Aug. 14 (Bloomberg) -- Palm oil tumbled to the lowest level since 2009 on concern that record global reserves of soybeans used to produce an alternative oil may curb demand for the commodity used in everything from food to biofuels.
Futures dropped as much as 2.8 percent to 2,115 ringgit ($666) a metric ton on the Bursa Malaysia Derivatives, the lowest level since October 2009, before closing at 2,133 ringgit. Prices are down 20 percent this year, heading for the third annual decline in four years.
Palm, the world’s most used cooking oil, entered a bear market last month as favorable weather in the U.S. boosted the outlook for soybean crops estimated to be the largest on record. Soybeans, corn and wheat are trading near their lowest levels since at least 2010, cutting world food costs measured by the United Nations to a six-month low in July.
“The discount of palm to soybean oil is still very narrow and that will add more pressure on palm,” said Hiro Chai, associate director at CIMB Futures Sdn. in Kuala Lumpur. “As palm production continues to rise until September, we’ll have further pressure” on prices, he said.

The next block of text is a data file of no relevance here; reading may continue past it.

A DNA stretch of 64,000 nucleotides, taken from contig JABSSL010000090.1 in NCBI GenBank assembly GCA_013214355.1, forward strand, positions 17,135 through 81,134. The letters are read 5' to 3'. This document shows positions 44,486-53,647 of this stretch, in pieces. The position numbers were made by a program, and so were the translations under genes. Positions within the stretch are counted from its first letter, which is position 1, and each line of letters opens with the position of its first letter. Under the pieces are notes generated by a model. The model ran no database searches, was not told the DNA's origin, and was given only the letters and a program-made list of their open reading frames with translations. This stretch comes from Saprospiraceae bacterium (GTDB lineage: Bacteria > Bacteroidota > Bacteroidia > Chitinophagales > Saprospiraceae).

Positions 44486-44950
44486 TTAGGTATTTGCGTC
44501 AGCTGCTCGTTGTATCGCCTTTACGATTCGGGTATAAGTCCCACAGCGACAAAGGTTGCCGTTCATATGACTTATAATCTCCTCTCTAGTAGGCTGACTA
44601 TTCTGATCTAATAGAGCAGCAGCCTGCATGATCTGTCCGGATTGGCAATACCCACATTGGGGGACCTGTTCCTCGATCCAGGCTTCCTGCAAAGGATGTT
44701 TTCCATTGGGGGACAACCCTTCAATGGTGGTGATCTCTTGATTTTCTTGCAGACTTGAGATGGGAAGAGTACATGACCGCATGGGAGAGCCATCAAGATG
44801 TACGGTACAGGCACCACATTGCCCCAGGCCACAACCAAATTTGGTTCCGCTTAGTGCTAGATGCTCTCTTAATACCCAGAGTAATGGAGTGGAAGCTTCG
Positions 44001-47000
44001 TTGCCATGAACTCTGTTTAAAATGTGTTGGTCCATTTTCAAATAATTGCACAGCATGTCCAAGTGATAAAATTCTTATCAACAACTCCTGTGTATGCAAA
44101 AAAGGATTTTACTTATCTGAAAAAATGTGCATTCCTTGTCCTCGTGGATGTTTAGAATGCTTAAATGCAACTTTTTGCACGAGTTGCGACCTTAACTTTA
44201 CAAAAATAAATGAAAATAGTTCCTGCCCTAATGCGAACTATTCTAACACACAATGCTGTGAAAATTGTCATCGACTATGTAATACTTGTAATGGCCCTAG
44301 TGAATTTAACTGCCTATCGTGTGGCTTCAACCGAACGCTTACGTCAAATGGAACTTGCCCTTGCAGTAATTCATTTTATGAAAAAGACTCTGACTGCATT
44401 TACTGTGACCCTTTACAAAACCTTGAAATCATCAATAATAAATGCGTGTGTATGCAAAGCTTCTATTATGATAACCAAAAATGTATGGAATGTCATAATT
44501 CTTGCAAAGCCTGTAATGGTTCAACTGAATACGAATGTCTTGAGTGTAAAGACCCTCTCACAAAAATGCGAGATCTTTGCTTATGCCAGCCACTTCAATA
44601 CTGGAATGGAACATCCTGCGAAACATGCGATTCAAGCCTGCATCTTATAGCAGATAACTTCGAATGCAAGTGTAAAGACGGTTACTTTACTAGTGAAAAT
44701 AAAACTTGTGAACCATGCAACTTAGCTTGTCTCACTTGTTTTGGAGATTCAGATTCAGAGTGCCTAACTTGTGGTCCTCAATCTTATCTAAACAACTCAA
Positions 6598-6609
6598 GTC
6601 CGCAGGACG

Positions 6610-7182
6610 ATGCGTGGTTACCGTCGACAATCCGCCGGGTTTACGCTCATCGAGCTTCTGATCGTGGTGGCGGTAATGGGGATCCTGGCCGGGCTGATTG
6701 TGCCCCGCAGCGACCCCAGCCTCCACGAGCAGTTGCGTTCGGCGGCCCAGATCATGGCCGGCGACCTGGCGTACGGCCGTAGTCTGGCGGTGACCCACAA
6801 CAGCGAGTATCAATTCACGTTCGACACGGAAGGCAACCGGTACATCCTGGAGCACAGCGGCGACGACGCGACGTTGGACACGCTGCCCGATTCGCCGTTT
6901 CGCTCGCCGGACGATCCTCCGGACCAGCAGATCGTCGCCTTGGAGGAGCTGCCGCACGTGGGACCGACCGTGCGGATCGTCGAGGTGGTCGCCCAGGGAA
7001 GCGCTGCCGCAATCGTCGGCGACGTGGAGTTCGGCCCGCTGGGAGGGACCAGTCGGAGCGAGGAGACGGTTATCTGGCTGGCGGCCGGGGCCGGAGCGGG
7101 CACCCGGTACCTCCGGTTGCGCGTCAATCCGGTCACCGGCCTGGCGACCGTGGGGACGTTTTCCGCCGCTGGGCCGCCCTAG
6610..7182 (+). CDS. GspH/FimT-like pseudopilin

Soybean oil declined as much as 2 percent to 33.62 cents a pound on the Chicago Board of Trade, the lowest level since September 2009. Soybeans slumped to $10.3875 a bushel, the lowest since September 2010.
The spread between palm and soybean oil needs to widen to between $120 and $130 a ton for palm to be attractive to users again, Chai said. Palm’s discount to soybean oil shrunk to about $71 a ton today from an average of $244 in 2013, data compiled by Bloomberg show.
U.S. farmers will harvest a record 3.816 billion bushels this year, compared with 3.8 billion (103.4 million tons) estimated in July, the U.S. Department of Agriculture said on Aug. 12. World inventories before the start of the 2015 Northern Hemisphere harvests will rise 28 percent to a record 85.62 million tons, the agency estimates.
Palm oil stockpiles in Malaysia, the biggest producer after Indonesia, increased last month from the lowest level since June 2013 as production rose more than expected. While stockpiles at 1.68 million tons were lower than the record of 2.63 million tons in December 2012, expectations of rising output adding to reserves may pressure prices, Chai said. Output is typically highest from July to October each year.
Production in Malaysia may reach a record 19.7 million tons to 19.9 million tons, while Indonesia’s output may total an all- time high of 30.5 million tons or more this year, according to Dorab Mistry, director at Godrej International Ltd. The two Southeast Asian producers together account for 86 percent of world supplies.
Refined palm oil for January delivery fell 2.2 percent to close at 5,440 yuan ($884) a ton on the Dalian Commodity Exchange, the lowest since September 2013. Soybean oil slumped 3.2 percent to end at 6,112 yuan, the lowest since March 2009.